“Piedmont Avenue is a little world in the middle of a big city. I refer to it as ‘Mayberry with a tattoo’—because it’s probably a lot more tight and friendly than many true small American towns,” says Nathan Waldon, owner of Nathan & Co. “We merchants know most of our neighbors and customers by name. A Saturday in our store or on the avenue is like a party.”

What’s hyperlocal here? Greetings sells cards made by Oakland artists and is a go-to shop for Oaklandish clothing. Fentons Creamery, which claims to have invented rocky road ice cream—as does its Rockridge neighbor, Dreyer’s—has been creating its own ice creams and toppings for over a century. Piedmont Yarn & Apparel offers hand-knitted and crocheted clothing created by local artisans, including owner Bente Petersen and manager Michaela Popoff.



Gourmet Ghetto

On this northerly stretch of Shattuck Avenue and its offshoots, it’s all about the eats. Amid remarkably unremarkable architecture, crowds from near and far tuck into stinging-nettle risotto, thin-crusted arugula-hazelnut pies, and other stratospheric palate-pounders at Chez Panisse, the Cheese Board Collective, and other outposts studding this birthplace of California cuisine—and then, forever afterwards, boast of having done so. Waiting on long lines for towering cups of velvety rich coffee at Peet’s and Philz, sampling dinosaur kale at the North Berkeley Farmers Market and scoring swatches of sustainable carcasses at the Local Butcher Shop are all essential to the Gourmet Ghetto experience.

But between the sips and bites, this district’s salons and unique retail shops offer styles, services, inventory, and conscientious extras—European footwear shines at the Walk Shop; Vine Street Salon donates a portion of its proceeds to charity; Firehouse Gallery North is just one of many local collectives—that reflect the same visionary diversity as do the area’s award-winning menus.

“Gourmet Ghetto is where some of the world’s most famous foodies gather and test the limits of great organic and sustainable food bites paired with democratic pricing,” says Roy Fong, owner of the Imperial Tea Court.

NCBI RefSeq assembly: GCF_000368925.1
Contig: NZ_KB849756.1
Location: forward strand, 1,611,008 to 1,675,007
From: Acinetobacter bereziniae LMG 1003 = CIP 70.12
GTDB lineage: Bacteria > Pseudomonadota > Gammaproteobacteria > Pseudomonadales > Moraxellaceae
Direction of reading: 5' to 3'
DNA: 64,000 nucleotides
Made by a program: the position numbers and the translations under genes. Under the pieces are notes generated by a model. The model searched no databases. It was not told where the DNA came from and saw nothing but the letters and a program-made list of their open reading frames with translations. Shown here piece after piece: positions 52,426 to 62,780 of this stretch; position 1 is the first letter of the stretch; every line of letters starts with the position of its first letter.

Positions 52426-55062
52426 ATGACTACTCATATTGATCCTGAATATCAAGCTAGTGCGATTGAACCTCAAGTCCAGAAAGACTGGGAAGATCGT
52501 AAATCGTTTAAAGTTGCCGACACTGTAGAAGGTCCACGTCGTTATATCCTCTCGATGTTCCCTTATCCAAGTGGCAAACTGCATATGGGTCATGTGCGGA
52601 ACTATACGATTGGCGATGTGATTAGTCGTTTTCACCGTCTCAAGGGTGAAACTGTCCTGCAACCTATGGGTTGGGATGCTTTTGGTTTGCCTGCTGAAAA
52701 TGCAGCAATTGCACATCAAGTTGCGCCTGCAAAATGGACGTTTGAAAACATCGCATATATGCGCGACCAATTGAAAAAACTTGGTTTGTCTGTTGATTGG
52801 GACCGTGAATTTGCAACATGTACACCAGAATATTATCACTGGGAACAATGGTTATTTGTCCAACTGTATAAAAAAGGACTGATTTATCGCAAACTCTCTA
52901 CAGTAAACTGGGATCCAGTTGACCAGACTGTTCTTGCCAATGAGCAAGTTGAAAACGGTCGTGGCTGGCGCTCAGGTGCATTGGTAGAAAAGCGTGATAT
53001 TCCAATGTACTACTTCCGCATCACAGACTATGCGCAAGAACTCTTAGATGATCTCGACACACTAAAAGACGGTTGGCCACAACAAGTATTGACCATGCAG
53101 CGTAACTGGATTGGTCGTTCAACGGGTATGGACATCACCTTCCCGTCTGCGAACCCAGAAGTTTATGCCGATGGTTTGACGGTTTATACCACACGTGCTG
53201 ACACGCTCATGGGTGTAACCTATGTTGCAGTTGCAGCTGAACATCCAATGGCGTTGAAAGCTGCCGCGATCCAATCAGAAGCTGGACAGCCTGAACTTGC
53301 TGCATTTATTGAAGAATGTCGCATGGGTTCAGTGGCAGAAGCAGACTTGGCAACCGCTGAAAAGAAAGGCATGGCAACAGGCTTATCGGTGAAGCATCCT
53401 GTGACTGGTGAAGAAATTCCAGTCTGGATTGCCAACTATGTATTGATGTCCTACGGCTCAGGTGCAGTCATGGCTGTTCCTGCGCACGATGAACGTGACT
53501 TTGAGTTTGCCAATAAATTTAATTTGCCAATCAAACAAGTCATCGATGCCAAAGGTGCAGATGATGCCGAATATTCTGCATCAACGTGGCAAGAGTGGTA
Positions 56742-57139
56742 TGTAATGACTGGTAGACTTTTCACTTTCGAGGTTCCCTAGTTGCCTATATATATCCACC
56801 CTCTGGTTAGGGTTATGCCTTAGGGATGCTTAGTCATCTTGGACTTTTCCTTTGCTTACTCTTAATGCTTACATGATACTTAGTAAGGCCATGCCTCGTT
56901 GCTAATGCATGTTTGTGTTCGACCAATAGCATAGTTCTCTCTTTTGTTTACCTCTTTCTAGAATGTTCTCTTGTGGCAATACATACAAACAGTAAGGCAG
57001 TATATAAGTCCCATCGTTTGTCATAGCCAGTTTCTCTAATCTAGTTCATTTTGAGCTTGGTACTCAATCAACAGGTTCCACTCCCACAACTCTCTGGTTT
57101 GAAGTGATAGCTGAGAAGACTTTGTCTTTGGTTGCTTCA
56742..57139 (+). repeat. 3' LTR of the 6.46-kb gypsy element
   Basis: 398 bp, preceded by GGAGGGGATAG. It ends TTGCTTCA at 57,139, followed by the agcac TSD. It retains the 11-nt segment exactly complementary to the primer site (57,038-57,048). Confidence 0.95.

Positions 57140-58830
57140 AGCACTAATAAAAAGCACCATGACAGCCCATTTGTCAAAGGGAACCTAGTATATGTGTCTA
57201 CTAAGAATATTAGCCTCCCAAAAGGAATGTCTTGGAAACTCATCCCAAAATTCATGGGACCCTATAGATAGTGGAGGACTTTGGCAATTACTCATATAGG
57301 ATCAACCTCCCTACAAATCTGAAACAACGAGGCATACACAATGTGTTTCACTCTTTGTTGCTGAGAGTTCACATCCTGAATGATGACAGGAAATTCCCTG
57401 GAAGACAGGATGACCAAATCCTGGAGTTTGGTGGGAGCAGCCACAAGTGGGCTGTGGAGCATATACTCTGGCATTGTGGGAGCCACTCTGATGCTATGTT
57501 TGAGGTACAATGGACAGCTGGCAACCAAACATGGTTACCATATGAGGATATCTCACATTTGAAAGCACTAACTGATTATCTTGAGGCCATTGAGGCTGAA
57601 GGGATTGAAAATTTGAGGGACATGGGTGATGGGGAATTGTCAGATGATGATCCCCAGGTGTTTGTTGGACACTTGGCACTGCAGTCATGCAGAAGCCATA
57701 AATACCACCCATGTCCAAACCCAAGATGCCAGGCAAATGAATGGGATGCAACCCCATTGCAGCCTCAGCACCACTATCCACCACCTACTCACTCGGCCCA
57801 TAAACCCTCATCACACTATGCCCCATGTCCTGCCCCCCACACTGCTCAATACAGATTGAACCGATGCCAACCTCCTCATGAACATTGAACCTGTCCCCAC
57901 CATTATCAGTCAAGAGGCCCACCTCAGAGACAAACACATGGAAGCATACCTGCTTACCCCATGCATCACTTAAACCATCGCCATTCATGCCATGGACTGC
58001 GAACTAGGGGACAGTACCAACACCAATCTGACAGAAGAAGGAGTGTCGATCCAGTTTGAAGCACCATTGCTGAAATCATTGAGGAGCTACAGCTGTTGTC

What’s hyperlocal here? Holistic Hound offers dog beds made in Berkeley by family-owned For Your Dogs Only. Housed in a historic former pumping plant, Vintage Berkeley stocks wines from Berkeley’s Broc Cellars. At Masse’s Pastries, classically trained Paul and Marcia Masse offer a wide range of seasonal pastries, tarts, cakes, and other freshly baked delights.

Fourth Street

Chockablock with irresistibly lush, luxurious, and drop-dead adorable restaurants and retailers, Fourth Street is where Berkeleyites go when they aren’t ashamed of being upper-crust—or at least of looking and feeling upper-crust. Taking an intermediate fusing class at the Stained Glass Garden, testing organic mattresses at Earthsake, choosing fine pens at Castle in the Air, selecting drawer handles at Restoration Hardware, picking out the hottest titanium frames at Lunettes du Monde, one can finally ditch the Che shirt, stop pretending not to be pretentious, and let the fancy flag fly. In look and feel, Fourth Street gazes resolutely toward the hills and turns its back on everything maritime; Spenger’s Fresh Fish Grotto and the name of always-packed Bette’s Oceanview Diner—itself a nod to this neighborhood’s 19th-century moniker—are the only clues that San Francisco Bay shimmers mere blocks away.

“Fourth Street represents a vision of independent retailers, each with their own flavor, working together to create a unique destination,” says Michael Endlich, owner of Pavé Fine Jewelry. “This is not a chain-driven shopping district. It’s all about small businesses—that feeds the community, and that’s really strong.”

What’s hyperlocal here? Téance sells chewy mochi that is handmade with garden-grown ingredients in El Cerrito, just a few minutes’ drive away. The exquisite papers sold at Miki’s Paper are made in Japan, but here at the shop they are handcrafted into one-of-a-kind cards, journals, and other must-haves. At Chocolatier Blue Parlor, chef Danyelle Forte makes ice creams from such exotica as geraniums, apriums, and chili peppers.